Question: We want to refinance our home and several lenders have mentioned “Fintech” loans. How do such mortgages work and are they better for borrowers?
Answer: For several decades technology has changed just about everything we do. It follows that mortgage financing is not any different.
Fintech is the use of automation and artificial intelligence to speed the mortgage application and approval process. From the borrower’s perspective, your mission is to get the best possible mortgage given your finances and preferences. You want the lowest available rate and best terms. Fintech may help you get to the promised land of great financing then that’s great.
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A study just released by the staff of the Federal Reserve Bank of New York suggests that Fintech is more than a buzzword. The study found that Fintech has the potential to significantly change the mortgage application process in a way that can be very good for most borrowers.
First, given new technologies, we have a whole new class of mortgage providers. Mortgage originations from stand-alone Fintech lenders rose from $34 billion in 2010 to $161 billion in 2016 according to the study. Market share increased from 2 percent to 8 percent. More competition is good for borrowers.
It’s plain that Fintech’s marketplace impact is understated in the study because there’s no reason why Fintech should only describe new or stand-alone lenders. After all, what’s the practical difference between a Fintech lender in business for six months and a traditional lender that also uses software and automation to underwrite loans?
Second, we now have evidence that Fintech lending speeds the mortgage application process.
The report from the New York Fed finds that “Fintech lenders process mortgages faster than traditional lenders, measured by total days from the submission of a mortgage application until the closing. Using loan-level data on the near-universe of U.S. mortgages from 2010 to 2016, we find that Fintech lenders reduce processing time by about 10 days or 20 percent of the average processing time.”
The big advantage of faster mortgage processing is that if problems arise the borrower has more time to respond with an explanation or additional paperwork. Less underwriting time means reduced lender costs. Because of Fintech, we’re likely to see fewer situations where settlements are postponed, something which is important to both buyers and sellers in a real estate transaction.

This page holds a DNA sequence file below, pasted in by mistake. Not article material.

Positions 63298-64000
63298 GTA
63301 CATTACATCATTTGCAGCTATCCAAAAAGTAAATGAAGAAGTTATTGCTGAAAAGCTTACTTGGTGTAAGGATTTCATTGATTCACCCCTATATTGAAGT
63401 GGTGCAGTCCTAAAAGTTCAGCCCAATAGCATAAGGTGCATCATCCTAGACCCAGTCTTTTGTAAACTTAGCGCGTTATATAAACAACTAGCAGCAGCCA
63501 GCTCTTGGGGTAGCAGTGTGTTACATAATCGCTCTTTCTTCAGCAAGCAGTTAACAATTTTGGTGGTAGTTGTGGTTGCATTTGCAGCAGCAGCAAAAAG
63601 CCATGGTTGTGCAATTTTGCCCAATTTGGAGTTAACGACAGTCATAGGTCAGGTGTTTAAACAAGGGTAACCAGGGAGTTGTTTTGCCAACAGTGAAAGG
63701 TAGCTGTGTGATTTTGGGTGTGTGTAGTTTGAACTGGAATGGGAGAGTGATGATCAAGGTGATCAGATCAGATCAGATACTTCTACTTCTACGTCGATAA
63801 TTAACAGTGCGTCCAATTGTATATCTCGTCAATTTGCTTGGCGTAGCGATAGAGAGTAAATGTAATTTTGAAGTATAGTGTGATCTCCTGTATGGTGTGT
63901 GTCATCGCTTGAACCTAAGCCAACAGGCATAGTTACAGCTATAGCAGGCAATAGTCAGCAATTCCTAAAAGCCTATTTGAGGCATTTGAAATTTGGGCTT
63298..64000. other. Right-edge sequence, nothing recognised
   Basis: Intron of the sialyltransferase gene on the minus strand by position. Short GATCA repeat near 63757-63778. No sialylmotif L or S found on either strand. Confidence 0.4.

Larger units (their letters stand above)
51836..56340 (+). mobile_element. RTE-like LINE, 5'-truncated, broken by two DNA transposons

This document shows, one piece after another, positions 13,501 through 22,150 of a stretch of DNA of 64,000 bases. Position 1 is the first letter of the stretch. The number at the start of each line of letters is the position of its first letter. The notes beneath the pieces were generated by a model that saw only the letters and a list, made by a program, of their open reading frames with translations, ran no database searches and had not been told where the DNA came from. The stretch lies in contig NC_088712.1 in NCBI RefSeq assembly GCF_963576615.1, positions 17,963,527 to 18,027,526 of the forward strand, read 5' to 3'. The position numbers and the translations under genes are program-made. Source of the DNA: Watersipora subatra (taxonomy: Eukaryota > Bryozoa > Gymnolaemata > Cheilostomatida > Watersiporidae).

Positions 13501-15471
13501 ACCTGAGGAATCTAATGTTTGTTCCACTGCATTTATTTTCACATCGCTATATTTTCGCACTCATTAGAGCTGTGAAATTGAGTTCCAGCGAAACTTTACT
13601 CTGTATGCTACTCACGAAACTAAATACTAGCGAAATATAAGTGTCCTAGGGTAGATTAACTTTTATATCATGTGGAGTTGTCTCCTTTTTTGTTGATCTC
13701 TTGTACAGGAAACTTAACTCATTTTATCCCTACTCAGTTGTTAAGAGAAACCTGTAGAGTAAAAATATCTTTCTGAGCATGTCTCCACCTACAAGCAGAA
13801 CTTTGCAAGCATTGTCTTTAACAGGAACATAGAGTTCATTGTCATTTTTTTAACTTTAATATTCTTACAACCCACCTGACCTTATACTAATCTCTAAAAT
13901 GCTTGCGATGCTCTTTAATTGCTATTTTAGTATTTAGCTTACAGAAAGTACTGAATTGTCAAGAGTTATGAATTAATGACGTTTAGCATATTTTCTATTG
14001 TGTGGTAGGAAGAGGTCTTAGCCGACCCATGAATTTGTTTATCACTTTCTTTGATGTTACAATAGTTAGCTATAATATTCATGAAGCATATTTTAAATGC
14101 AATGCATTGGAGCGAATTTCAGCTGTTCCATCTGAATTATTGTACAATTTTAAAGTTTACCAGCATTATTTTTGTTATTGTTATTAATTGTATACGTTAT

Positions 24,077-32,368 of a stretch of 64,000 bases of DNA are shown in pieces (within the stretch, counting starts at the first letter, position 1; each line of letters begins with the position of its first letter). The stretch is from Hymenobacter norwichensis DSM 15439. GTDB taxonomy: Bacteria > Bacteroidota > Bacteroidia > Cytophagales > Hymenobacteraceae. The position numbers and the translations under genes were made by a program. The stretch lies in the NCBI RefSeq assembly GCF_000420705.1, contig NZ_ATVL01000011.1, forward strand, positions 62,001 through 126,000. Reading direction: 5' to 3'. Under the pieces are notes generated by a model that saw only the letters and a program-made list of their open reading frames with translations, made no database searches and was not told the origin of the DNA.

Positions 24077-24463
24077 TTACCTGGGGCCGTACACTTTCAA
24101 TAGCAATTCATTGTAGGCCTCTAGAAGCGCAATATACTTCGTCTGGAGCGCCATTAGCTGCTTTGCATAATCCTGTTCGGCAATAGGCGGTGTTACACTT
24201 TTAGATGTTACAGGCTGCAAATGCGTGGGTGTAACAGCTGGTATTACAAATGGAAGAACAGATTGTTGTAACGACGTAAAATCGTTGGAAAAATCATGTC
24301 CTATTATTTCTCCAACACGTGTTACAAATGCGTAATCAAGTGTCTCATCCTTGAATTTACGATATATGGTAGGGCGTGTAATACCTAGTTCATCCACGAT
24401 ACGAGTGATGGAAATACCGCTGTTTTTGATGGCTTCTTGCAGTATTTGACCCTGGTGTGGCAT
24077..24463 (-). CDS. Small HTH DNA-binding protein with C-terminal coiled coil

Fintech Reduces Mistakes
Third, a big worry for lenders is that quicker loan processing might also produce more errors and therefore greater risk. However, the New York report found that “faster processing times by Fintech lenders do not result in riskier loans.”
It turns out Fintech actually reduces lender risk, that worries about “lax screenings” are overblown. Default rates with automated mortgage underwriting “are about 25 percent lower than those for traditional lenders, even when controlling for detailed loan characteristics,” according to the study. This is a very big deal because if mistakes are made in the underwriting process the lender may need to buy back the loan if it’s sold to an investor. In addition, lenders can also face fines and regulatory problems when underwriting mistakes crop up.
Fourth, Fintech eliminates paperwork burdens for borrowers.
“Online applications,” says the report, “mean that a borrower can be approved for a loan without talking to a loan officer or visiting a physical location. The online platform is able to directly access the borrower’s financial account statements and tax returns to electronically collect information about assets and income. Other supporting documents can be uploaded electronically, rather than by being sent piecemeal by mail, fax or email.”
There are really two issues here. For borrowers, the good news is that you won’t have to gather banks statements because the system gets the records automatically from the bank. There’s no paperwork to lose. Tax transcripts come from the IRS through the Income Verification Express Service (IVES). For lenders, the advantage of this system is that borrowers do not get an opportunity to modify bank documents or tax statements.
Fintech & Loan Officers
Fintech may be good for borrowers but if you’re a loan officer you can see the problem. If borrowers speak with you less then is your job at risk? The answer is plainly yes. According to the Bureau of Labor Statistics, there are now more than 300,000 loan officers nationwide. This is a number which is sure to fall with Fintech and more productivity.
Fintech is with us today. It will be better in the future but don’t miss your goal. As a borrower, you want lower rates. If that means spending a few extra hours to complete a loan application so what? You might save money for the next 30 years.